There’s sadness at the first drop, then deep grief as it starts for real. Just one drop, there’s still hope, but then you know for sure: not this time, not this month, not now.
Once I asked Judith how many chances we get and she said as many as it takes. She’s the one who never gives up, you can believe that. She used to weigh three hundred and fourteen pounds, but then she decided: Overeaters Anonymous. Eighteen months later, she was a healthy-sized woman. I loaned her money to get the extra skin tucked up afterward because what else would I use it for? My settlement and disability go a long way since I hardly go out.
She was only my next door neighbor at the time, we weren’t close yet, but I’d see her coming and going, I’d say hi, so would she. Til one day she came inside when her air conditioning was on the fritz. We watched Oprah, people talking about their body shame. It wasn’t the best feeling in the world, us sitting there together, me with my withered leg and burn scars, listening to people talk about their shame. But Judith talked freely about the skin thing, the extra folds, her embarrassment. It’s not the first time someone’s disclosed something private to me, something you’d expect them to keep to themselves.
Judith started to come over in the evenings, tell me about her day, her night job at the movie theater, meetings she went to. Not just the overeaters meetings, but incest survivors, debtors anonymous, alcoholics anonymous. She said she didn’t have all those things, it just felt like she did, and that’s what counts. You should come too she said, no one judges.
But she doesn’t know. It’s one thing to be fat and another to be … well, something else.
Sometimes in the magazines or on TV there are stories about people who overcome the odds, people who face adversity and don’t become bitter, who don’t give up, who face everything with grace. The legless man who runs the marathons, the burn victim who’s a stand-up comedian, the child-bride who lost her husband and protects her baby by shooting the intruders. These things are real, they happen, I give you that.
But then there’s me, and hundreds, maybe millions, like me. Here we are, completely ordinary. When something hits us we break in half. I used to be ashamed of us until Judith enlightened me. Without us, she said, those other stories would never be told. We make them possible. Be proud.
And then she laughed and from where I sat I could see the pink scar under her chin where they sucked some extra stuff out.
When the doorbell rings Digger runs for cover. He gets low to the ground and his butt wiggles like a caught fish while he squeezes under the couch. It’s a pullout, so there’s not a lot of room underneath. He used to fit just fine but then he grew and forgot to tell his brain, so when the bell sounds he does what he’s always done. Once I had to open it up to get him out.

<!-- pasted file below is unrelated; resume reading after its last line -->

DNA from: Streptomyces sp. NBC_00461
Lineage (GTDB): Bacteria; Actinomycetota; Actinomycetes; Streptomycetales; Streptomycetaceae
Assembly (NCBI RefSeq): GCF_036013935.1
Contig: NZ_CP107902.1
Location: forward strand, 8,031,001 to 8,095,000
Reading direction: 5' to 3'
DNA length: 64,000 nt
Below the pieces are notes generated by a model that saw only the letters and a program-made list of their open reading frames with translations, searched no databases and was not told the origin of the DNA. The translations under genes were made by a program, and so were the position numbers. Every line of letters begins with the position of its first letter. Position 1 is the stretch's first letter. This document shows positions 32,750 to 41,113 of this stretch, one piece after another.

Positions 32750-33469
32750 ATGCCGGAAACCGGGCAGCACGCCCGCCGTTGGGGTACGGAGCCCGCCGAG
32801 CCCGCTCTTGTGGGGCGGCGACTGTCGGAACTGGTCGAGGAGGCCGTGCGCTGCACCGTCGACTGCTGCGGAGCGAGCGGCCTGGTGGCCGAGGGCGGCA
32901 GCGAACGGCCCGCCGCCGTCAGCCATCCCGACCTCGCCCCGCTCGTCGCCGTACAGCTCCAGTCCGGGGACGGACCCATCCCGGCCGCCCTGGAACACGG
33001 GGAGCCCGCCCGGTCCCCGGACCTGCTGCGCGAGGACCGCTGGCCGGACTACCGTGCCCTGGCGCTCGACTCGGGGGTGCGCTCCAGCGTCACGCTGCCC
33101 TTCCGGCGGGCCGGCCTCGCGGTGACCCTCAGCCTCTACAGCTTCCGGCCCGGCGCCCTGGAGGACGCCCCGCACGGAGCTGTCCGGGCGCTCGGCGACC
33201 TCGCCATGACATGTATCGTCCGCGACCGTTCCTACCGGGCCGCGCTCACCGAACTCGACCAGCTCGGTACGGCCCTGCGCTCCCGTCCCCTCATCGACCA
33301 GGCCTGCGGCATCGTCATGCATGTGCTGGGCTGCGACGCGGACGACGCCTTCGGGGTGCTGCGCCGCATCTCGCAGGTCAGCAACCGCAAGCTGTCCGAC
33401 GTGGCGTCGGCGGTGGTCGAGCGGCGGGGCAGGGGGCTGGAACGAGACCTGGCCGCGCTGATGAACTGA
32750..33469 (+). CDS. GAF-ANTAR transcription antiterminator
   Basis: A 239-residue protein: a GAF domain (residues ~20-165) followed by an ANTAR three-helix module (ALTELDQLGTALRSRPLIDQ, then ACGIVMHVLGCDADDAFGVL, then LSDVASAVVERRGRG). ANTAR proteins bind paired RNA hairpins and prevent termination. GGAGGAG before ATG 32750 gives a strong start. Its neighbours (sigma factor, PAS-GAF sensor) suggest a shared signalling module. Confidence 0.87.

My apartment’s right next to the stairwell. I can tell Guy’s on his way up when I hear echoing steps pounding toward me. I hear people in there from time to time, smoking, fighting, having sex. They think it’s private because everyone takes the elevator.
Well, not everyone. Guy never takes the elevator. Running up the stairs invigorates him. He likes a challenge. That’s why he likes me, he says.
It was Judith who found Guy. You’re entitled, she said, you should take advantage.
So now he comes once a week to give me exercises. He says there’s no reason I can’t go out, live a full life. He tells me about all the amazing things I could do if only I were so inclined, if only I weren’t me. His body insults me, the pulse of it, the pump of his heart. Letting him into my apartment makes me want to fumigate. Get out I want to say, I have to sleep in here, I have to eat.
But I do what he tells me because Judith wants it, because I want her to have what she wants.
She comes home early on Tuesdays. She brings falafel sandwiches with extra tahini sauce. One time we ate them in bed, but only once, because did you ever try one of those things?
Judith likes me to talk when I enter her. I say Beautiful, so beautiful over and over until she comes. She thinks I’m just saying it as part of sex but I’m not. Afterward she lies with her legs up on the wall for half an hour. I cast tarot cards on the pillow while she waits. I throw them until they’re right, until the Empress says we’re having a baby. Sometimes I even add a suggestion for names. Gunther, I say, wasn’t he a lion tamer? Or Greta, a G word, certainly.
How about Guy she says.
And I look at her face. She’s staring out the window and I can see the deep bruising under her breasts, the dark brushmark that never quite goes away. Her face itself is unreadable.
Not Guy, I say, That wouldn’t work.
No, I suppose not, she says, and she seems faraway when she says it.
Would you want it to be Guy I ask.
Oh, what does it matter she says and she turns over, It never would be.
I lie down behind her and put my hand on the space right above her pubic bone, above the place where living parts of me are still swimming. I’ve been told the healthy ones have up to five days to stay alive. I suppose the others, the ones that aren’t so strong, are already dying in there. Dying, or breaking into pieces.
Story by Kerry DeMunn
Photo by Kramer O’Neill
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